Liberia: Finance Minister Samuel Tweah Wants Adequate Supply of Banknotes that Can Circulate Outside the Commercial Banks
Monrovia – While the Central Bank of Liberia (CBL) says the current liquidity crisis the country is faced with is as a result of inadequate supply of Liberian dollars banknotes, hence the need to print more banknotes, the Minister of Finance and Development Planning says printing of additional banknotes would not resolve the crisis.
The Finance Minister who appeared on the 50-50 talk-show on Wednesday said the shortage of the Liberian dollars is due to the lack of confidence in the commercial banks has caused Liberians to keep their money in their homes instead.
Minister Tweah said printing new banknotes would not solve the problem until confidence is regained in the bank.
“Printing money is not the solution. So even when we print new money the problem cannot be solved. And the reason why it cannot be solved is the quantity of money that is not coming back is staying out of the banks,” Minister Tweah said.
Minister Tweah to mitigate the situation, it would be appropriate to print an amount that can circulate adequately, despite people keeping their money in their houses, in order to restore confidence in the banking system.
“The new estimation is that we have to print a quantum that will allow for certain people to keep their money outside until confidence is restored in the banks,” Minister Tweah said.
According to him, there are three things the government needs to take into consideration before they can go ahead and print additional bank notes:
“Settle people will have to keep their money outside until confidence is restored then they will start bring it in –no matter what. So, you have to account for those people. Then you have to print a quantum that says these are the people who like to keep their money in the banks so that when they go for it they can get it. Then you have to print money for the reserve.”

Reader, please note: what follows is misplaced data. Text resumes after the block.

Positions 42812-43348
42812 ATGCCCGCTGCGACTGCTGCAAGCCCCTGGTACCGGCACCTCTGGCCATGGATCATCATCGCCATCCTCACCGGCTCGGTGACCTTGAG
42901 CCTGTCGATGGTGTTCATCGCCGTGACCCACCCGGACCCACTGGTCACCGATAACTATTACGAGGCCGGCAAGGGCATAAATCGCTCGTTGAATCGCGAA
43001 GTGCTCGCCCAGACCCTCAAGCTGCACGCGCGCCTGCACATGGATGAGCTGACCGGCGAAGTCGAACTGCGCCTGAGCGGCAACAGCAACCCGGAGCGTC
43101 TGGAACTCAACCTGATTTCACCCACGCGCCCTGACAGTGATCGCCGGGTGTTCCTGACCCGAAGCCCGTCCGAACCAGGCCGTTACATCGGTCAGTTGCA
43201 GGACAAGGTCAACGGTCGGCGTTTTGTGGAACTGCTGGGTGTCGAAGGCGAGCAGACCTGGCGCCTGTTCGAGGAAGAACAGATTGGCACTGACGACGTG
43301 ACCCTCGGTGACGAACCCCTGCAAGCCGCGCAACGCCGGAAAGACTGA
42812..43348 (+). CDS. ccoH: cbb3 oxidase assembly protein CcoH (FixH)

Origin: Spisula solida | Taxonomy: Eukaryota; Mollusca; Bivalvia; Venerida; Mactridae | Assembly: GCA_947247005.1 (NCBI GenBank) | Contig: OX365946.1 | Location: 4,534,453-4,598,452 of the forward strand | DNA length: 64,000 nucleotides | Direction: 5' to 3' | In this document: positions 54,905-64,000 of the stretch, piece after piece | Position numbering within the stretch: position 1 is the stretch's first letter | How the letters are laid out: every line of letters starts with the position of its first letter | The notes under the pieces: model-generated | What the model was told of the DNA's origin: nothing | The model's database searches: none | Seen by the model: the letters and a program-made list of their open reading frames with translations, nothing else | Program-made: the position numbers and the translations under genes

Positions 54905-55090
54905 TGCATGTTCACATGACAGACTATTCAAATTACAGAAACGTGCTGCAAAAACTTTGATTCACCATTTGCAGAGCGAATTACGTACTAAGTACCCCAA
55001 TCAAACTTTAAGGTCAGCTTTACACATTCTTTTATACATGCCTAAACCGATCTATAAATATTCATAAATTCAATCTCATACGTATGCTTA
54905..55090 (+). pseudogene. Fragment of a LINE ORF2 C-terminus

According to the Minister, the Banking Committee of the Legislature working with the Central Bank is trying to get the calculation of the growth in the economy for the last two years.
“The quantity of money that can support Liberia today with all the expectations is that quantum that is going to be printed. It does not mean that when you print it you are going to put all outside. No, you do not do so. You put the amount that the economy needs outside and you regulate it,” Minister said.
He added, “U.S. alert on cash shortage was a serious impact on the government.”
Also addressing the U.S. Embassy alert on the shortage of cash Minister Tweah said the alert had a serious impact on the CDC-led government.
In December of last year, the United States Embassy in Monrovia warned its citizens and permanent residents visiting Liberia of the difficulties in getting cash from commercial banks.
The Embassy, in an alert to would-be travelers, noted that the banking sector in the country has been experiencing cash shortage over the last several months. It also noted that ATM machines often do not dispense money.
“As a consequence, it is difficult to obtain adequate cash supplies from ATMs and banks. There are no ATM facilities for public use at the U.S. Embassy,” the Embassy stated.
Addressing the issue of the US Embassy alert, the Minister of Finance said “It had a serious impact on the government. It is a difficult thing for the government and what they were saying bring your U.S. dollar because you may run out of cash.”
Also, there have been several public outcries about the last money that was printed by the Weah-led government. Four billion Liberian dollars was printed and there are questions about the whereabouts of the money in the amid of cash shortage.
When asked about the four billion dollars, Minister Tweah said all of the four billion Liberian dollars can be accounted for, adding the Central Bank is supervised by international experts.
“The four billion that was printed is accounted for and it was given to commercial banks and it pays government salary. Call LBDI, call ECO-Bank, call all of the commercial banks and ask how many dollars of this four billion the government gives you they will give you the answer,” Minister Tweah said.